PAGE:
S. Korea: Elderly farmers evicted for US army base
South Korea: Elderly farmers forcibly evicted for US army base
Several human rights activists are being detained after protesting at the forced eviction by riot police of elderly villagers in Pyongtaek, in the north west of South Korea. Their village is subject to an eviction order to allow for the expansion of a neighbouring US army base, Camp Humphreys.
The residents of Daechuri village, mostly farmers in their 60s and 70s, suffered bloodied noses and were pushed over while resisting the latest eviction attempt on 15 March and during an earlier attempt to evict them on 6 March. They say the compensation offered will not be enough to buy equivalent land elsewhere and their livelihoods are at stake.
"Most of these villagers are very old and it is distressing to hear of force being used against them," said Rajiv Narayan, East Asia researcher at Amnesty International. "Given their age, the police should take special care to ensure they are not hurt and to allow prompt medical treatment if they are -- which does not appear to have been the case so far."
Several protesters were arrested on 15 March, including prominent human rights activist Park Lae-goon of Sarangbang Group for Human Rights and Cho Baek-ki of the Catholic Human Rights Committee. Park Lae-goon was arrested while sitting in front of the village school; Cho Baek-ki was trying to stop a forklift truck being used in the evictions. Both men are still detained in local police stations, charged with preventing government officials carrying out orders.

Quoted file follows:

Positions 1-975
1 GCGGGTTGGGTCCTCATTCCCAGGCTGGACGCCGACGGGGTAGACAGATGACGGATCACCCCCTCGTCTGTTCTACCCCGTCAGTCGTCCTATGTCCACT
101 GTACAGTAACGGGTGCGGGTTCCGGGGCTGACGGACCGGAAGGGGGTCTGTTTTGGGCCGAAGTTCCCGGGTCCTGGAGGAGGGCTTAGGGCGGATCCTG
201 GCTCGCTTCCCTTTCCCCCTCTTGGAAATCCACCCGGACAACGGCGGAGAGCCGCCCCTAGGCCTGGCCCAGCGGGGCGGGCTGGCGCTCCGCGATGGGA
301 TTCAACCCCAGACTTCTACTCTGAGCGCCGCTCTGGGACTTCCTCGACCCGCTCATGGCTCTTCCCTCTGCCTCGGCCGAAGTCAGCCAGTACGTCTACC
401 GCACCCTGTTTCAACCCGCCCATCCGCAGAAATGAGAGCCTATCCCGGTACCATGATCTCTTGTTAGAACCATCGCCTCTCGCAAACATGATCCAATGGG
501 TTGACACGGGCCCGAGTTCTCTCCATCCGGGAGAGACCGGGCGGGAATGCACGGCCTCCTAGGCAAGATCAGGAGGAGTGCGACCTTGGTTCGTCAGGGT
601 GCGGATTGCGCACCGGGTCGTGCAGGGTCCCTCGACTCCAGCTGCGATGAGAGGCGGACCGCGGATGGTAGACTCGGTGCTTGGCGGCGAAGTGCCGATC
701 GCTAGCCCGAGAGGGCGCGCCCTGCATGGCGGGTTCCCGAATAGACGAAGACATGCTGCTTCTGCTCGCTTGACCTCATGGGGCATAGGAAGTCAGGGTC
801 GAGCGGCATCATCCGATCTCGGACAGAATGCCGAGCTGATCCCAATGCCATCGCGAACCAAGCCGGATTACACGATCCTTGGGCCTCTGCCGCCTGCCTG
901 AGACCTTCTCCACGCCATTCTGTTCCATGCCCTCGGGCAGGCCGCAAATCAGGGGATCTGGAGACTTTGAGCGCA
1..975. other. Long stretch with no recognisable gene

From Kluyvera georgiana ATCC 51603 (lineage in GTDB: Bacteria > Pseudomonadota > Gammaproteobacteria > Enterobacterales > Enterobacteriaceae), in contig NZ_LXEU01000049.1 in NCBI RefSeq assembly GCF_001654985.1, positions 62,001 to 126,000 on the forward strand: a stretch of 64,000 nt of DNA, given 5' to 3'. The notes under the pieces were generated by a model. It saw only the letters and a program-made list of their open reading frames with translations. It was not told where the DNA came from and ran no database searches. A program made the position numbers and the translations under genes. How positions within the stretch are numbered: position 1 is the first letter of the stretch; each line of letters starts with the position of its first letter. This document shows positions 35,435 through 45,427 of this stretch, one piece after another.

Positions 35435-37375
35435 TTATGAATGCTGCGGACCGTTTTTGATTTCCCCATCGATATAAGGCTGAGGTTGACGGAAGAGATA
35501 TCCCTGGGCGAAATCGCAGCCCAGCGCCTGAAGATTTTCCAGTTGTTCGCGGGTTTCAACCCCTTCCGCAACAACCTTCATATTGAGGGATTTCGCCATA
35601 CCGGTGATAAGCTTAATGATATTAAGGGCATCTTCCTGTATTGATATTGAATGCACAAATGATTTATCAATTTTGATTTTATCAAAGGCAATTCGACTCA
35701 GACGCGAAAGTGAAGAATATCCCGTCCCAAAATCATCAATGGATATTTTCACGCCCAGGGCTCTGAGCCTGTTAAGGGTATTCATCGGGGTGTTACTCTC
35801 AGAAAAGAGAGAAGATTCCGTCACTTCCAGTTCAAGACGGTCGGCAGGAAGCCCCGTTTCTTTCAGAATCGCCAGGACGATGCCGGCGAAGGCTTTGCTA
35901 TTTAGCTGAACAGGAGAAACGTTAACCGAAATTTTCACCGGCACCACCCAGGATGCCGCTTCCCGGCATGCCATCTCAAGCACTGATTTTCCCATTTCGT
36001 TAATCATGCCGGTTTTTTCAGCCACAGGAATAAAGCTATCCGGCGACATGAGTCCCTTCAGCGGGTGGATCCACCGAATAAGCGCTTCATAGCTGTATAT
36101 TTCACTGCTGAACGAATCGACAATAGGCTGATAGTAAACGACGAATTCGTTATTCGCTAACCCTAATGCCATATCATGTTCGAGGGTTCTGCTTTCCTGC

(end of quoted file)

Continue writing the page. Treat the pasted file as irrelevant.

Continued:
"The government must release all those detained for peacefully protesting against these forced evictions," said Rajiv Narayan.
A consultation carried out before the eviction did not result in the farmers' concerns being taken into account, and appeared to be mainly for show, according to those protesting the eviction. Protesters have complained that the Ministry of National Defence, which initiated the request for an eviction order, acted unilaterally in deciding on an eviction deadline and was not prepared to listen to the needs of the residents.
"Any eviction on the current terms would leave the farmers in an extremely vulnerable position with few opportunities to make a living," said Rajiv Narayan. "We urge the government to carry out a fresh consultation. It should ensure the villagers are not left homeless and give them reasonable compensation and alternative farming land close to their new homes."
There were reports of at least 50 police buses being present during the forced evictions, but it was not clear how many riot police officers were deployed to evict the residents of Daechuri, who number over 1,000. Protesters requested ambulances when some of the elderly villagers were injured after being pushed to the ground, but the riot police ignored their request.
In December 2004 the Korean government planned to give an extra 2,851 acres to the US Army base Camp Humphreys in Kyonggi province. In December 2005 the government's Land Expropriation Committee approved the 'imminent domain' seizure of the village of Daechuri, a move which made the farmers' existence on their land illegal.
After a consultation led by the Ministry of National Defence, the residents of Daechuri were offered a lump sum in compensation, determined on a low estimation of the value of their land. The area is reclaimed from tidal flats, meaning the land price was already low compared to other farming areas. It would be almost impossible to buy equivalent areas of land for subsistence farming with the lump sum offered.
In February 2006 a national campaign protesting the forced eviction of the farmers was launched. For more information, please see http://www.geocities.com/savePTfarmers/home.